What is perhaps more interesting, is that at some point Bitcoins will in fact become more stable and predictable than USD (for a number of reasons). Then, people may start pricing in dollars based on the BTC price. This is pretty far in the future, of course =)
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September 17, 2011, 01:23:10 AM
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I think the best candidate to establish the value of bitcoin is some rigorous mathematics and some system to establish an agreement on thus value.
What do I mean?

The thing worth the most in society is time, or the time consumed to produce a good. This is true for every commodity as well be it gold, real-estate, stocks or something else. As with bitcoin there are several factors which must be considered.

At first there is mining, the producing of hardware takes resources, energy and labor. The latter 2 take labor to be prospected, mined, refined, the power plants have to be built and run which require resources and more labor.
If we follow this part recursively we get to a point where we can estimate the total amount of human labor involved in the production of one bitcoin.

Second there is the labor involved in the goods and services offered for bitcoin.
If we apply the same kind of process to it we can multiply the amount of hours with the amount of hour spent on generating all bitcoins who exist to time.

The resulting unit is hour²  Cheesy

More later I have to figure out how to relate this figure to some "salary"  Wink


You're spouting silliness. The difficulty of producing a thing does not dictate it's "value."  We could easily calculate the man-hours required for creating an baseball-size ball of chewed gum, say it's 450 man-hours? Call this X. We could also easily calculate the cost of the raw input gum material. Call this Y. If we combine X and Y with some fancy math formula, will it yield any results upon which we can base the "fair" market price of the chewed ball of gum?

Pricing is determined by supply and demand, period. Cost of production influences the supply side, but is fully irrelevant for the demand side. For this reason, it is a very poor determinant of price and basing Bitcoin pricing on such a fallacy would be pointless.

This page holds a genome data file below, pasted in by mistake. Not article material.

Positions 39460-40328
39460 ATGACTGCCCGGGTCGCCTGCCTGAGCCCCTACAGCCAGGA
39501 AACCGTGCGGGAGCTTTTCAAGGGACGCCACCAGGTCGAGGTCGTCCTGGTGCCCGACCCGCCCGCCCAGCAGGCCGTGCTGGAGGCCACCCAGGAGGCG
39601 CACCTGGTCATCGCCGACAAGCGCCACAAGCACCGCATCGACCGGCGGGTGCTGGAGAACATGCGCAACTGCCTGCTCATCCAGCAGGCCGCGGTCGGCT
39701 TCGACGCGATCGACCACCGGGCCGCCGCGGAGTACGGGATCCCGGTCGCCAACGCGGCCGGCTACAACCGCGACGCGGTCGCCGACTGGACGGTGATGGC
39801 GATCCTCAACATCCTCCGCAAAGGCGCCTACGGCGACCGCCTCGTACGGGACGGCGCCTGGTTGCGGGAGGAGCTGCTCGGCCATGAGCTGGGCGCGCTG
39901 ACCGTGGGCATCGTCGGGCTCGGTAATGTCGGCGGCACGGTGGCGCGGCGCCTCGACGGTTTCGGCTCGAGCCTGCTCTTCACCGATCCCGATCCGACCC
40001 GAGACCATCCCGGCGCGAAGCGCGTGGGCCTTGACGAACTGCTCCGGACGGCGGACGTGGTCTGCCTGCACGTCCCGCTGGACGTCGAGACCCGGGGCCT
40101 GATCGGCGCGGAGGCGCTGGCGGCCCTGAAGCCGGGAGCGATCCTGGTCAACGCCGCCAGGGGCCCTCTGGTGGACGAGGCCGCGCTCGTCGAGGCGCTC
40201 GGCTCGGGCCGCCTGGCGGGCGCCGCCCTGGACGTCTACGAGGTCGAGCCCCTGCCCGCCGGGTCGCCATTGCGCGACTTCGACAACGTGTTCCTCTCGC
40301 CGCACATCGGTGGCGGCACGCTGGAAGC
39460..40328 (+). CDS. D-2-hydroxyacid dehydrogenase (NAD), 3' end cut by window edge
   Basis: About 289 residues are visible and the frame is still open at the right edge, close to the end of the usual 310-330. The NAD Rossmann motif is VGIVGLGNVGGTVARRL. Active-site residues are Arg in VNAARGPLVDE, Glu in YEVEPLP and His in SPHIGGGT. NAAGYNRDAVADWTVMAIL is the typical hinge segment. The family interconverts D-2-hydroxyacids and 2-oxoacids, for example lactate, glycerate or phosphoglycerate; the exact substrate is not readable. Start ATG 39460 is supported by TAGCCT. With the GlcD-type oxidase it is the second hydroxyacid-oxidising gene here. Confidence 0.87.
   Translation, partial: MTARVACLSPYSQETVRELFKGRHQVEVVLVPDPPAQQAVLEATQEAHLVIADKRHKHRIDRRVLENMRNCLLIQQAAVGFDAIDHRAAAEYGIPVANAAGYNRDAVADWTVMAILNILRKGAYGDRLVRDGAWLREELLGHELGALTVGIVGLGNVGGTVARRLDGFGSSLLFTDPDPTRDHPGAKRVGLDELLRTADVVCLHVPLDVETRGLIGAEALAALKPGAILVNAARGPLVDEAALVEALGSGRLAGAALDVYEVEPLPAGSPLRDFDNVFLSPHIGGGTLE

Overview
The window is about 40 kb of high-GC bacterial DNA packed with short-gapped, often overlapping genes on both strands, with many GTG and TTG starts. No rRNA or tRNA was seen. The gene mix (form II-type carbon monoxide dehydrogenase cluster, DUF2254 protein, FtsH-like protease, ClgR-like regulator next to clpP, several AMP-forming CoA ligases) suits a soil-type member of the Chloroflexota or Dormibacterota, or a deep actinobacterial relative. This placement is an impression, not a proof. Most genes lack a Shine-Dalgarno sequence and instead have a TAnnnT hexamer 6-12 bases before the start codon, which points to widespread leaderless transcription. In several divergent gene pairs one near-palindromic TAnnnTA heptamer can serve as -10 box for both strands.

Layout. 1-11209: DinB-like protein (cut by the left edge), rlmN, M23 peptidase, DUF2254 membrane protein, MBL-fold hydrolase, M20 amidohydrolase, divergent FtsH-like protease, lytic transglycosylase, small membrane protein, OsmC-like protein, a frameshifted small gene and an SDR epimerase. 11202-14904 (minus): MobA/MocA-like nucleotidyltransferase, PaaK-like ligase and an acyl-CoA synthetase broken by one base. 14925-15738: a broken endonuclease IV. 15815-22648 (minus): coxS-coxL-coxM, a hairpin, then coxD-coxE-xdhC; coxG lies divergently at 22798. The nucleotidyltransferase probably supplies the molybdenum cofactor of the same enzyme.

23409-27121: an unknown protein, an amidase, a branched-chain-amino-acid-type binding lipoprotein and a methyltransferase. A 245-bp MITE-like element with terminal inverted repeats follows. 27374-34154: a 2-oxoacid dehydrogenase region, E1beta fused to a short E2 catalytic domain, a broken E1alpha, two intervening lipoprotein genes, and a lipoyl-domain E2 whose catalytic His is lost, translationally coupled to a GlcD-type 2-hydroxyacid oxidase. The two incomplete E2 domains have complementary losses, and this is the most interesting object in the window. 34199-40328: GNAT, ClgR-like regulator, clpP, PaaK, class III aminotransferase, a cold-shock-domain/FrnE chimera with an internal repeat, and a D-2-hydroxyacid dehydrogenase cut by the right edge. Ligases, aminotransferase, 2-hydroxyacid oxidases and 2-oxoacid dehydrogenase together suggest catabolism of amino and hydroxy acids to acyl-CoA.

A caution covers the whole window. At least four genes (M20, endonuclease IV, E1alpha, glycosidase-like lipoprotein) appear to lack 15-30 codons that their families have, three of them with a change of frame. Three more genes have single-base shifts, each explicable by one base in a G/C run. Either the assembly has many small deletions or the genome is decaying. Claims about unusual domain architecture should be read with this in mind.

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September 17, 2011, 01:26:49 AM
 #7

Limited supply and stable price...


Just like


Oil and water...

That DON'T mix.
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September 17, 2011, 03:12:09 AM
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you cant arbitrarily set a currencies exact worth, they don't even do that in a planned economy AFAIK.

you can try to do math, last figure i herd was USD56T in the world total, so USD56T/BCX21=2666666.66USD per BCX. it would be more now because 21M don't exist.

or you can try the arduous task of dividing the entire worlds GDP by 21million

or [insert other arbitrary calculation here]

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September 17, 2011, 03:15:07 AM
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I've gone over this in a video before

http://www.youtube.com/watch?v=N1r7Fcm4pwA

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September 17, 2011, 03:16:26 AM
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I love the idea of Bitcoin and want it to succeed. Right now there is just no compelling reason to use it, and it's still too much hassle to move in and out of Bitcoin. I'd love to use it for international money transfers. Right now every Bitcoin I'd send/receive has to make it's way through a bank to an ATM  to reach me in a useable form.

It truly does need a "killer app" - like in the early days of the PC when businesses bought them just to run a spreadsheet program. I don't know what that "app" is but for most people it isn't going to be because they can buy something that they can easily buy with paypal already.

It probably needs some big company to do something amazing but I don't see that happening as no big company, with deep pockets to promote the amazing thing, has incentive to use anything like Bitcoin (vs. their own centralized system). So we're left with a crowd of only partially effective wanna-be promoters searching madly for a compelling reason to use it.

So Bitcoin is a solution looking for a problem to solve. That's the opposite of what makes good business sense. Philosophically and politically I'd love to see it succeed. Rationally, I don't know what's going to make that happen but I hope someone can find something.

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September 17, 2011, 04:26:12 AM
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I love the idea of Bitcoin and want it to succeed. Right now there is just no compelling reason to use it, and it's still too much hassle to move in and out of Bitcoin. I'd love to use it for international money transfers. Right now every Bitcoin I'd send/receive has to make it's way through a bank to an ATM  to reach me in a useable form.

It truly does need a "killer app" - like in the early days of the PC when businesses bought them just to run a spreadsheet program. I don't know what that "app" is but for most people it isn't going to be because they can buy something that they can easily buy with paypal already.